I devoured all their Tuna, Salmon, and Butter Fish sushi and sashimi and went on to try a couple of teppanyaki: Beef & Salmon Belly (I know they are expensive).  They did justice with the Salmon Belly although by the looked of it, it was steamed. I didn’t find any grill marks nor caramelization whatsoever on the two tiny pieces I was served with, but the salmon belly was tender and the sauce was spectacular. That taste stuck in my head for the next couple of days and when I had a chance to go to the grocery, I found some cheap Salmon Trimmings which were appropriate for this Teppanyaki.


  • Salmon Trimmings
  • Memmi Noodle Soup Base
  • Light Soy Sauce or Japanese Soy Sauce
  • Mirin
  • Brown Sugar
  • Sake (Optional)
  • Buckwheat Noodles
  • Green onion, finely chopped
  • Dried Seaweeds (optional)

Clean the Salmon trimmings, remove the fins, and cut into half.  Marinate in Soy Sauce, Brown Sugar, and Mirin for about an hour or so.

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Remove the Salmon from the fridge and leave at room temperature. Heat the grill pan and grill the salmon about three to four minutes on each side. Set aside on a plate.

Pour the Memmi Noodle Soup Base  (follow instructions indicated on the bottle which I don’t) in a sauce pan together with  water, Soy Sauce, Brown Sugar, Sake and Mirin. Let it simmer to reduce for a couple of minutes. Drizzle the sauce onto the salmon and serve with steamed rice.

Heat a pot of boiling water and boil the buckwheat noodles until tender.  Drain and run in cold water. Set aside on another plate and garnish with dried seaweed and/or green onion.  Pour enough Memmi Soup Base mix with water in a sauce pan and reduce until appropriate consistency is achieved.  Serve the sauce in a small bowl as a dipping sauce on the side of the cold soba noodles.

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Rotisserie Chicken (Ala Lechon Manok, Part Deux)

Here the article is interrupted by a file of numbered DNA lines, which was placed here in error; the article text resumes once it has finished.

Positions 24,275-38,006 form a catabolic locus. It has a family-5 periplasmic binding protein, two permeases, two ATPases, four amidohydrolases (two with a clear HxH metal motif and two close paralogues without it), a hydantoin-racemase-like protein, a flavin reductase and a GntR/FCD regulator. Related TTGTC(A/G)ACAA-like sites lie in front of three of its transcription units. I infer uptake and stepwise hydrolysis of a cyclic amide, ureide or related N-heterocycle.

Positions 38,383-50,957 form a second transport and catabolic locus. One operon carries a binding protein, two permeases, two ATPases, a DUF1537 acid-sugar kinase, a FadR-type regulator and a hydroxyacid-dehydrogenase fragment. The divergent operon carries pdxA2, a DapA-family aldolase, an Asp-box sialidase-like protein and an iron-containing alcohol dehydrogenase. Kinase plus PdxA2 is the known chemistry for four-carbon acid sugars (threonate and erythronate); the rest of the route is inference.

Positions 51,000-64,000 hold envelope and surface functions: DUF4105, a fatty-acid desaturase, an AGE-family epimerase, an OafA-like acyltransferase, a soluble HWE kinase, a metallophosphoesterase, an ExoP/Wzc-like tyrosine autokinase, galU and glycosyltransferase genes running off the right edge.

DSCF7171 (640x478)The chicken is probably one of the most abused dish on my blog. I just can’t help myself buying a pack or two when they are on sale in the supermarket.  For this blog, I found a small-size fryer on sale which was enough for two meals. I grabbed and bought it without hesitation and just left it in the freezer for a week until I found a proper recipe for it.

It has been a while since I did a faux pas Lechon Manok; very, very long time. It’s the availability and the affordability of the chicken and chicken parts which draws me to making a dish and with little time in my hand, I really wouldn’t have the opportunity to see other butchers in my area. The chicken is always there and always will be, wherever and whenever.  Honestly, I missed the smokiness and the charcoal smell emanating from a Pinoy-Style rotisserie. It’s different and the smoke and maybe even the pollution provides that distinct whiffing, aura only seen in Manila.  When that particular craving descends upon me, I prep myself an entire fryer all to myself. It’s one way of satisfying that need without dealing with either smoke or charcoal (prohibited in a building).  Anyway, here’s Part Deux of my Rotisserie (Roast) Chicken. I wrote one for Iska several years ago (2006..loooong time) and I believe that didn’t go into the brining process.


  • Brown Sugar
  • Lemon Grass
  • White Onion
  • Green Onion
  • Garlic
  • Ginger
  • Black Peppercorns
  • Coriander
  • Bay Leaves
  • Lime Peel
  • Sea Salt

Heat a pot of boiling water together with all the other ingredients. Set aside and let cool.  Place the fryer, breast up, into the pot and leave it in the fridge for two to three days.

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Remove the chicken from the pot and discard the brine. Pat dry with a towel and truss using a butcher’s twine. Insert a whole lime or lemon, a stick of lemon grass, and a piece of small onion (or onion peel) into the cavity before trussing. Set it on a roasting pan and roast at medium-to-high or until the skin turns golden; basting every now and then with its own drippings.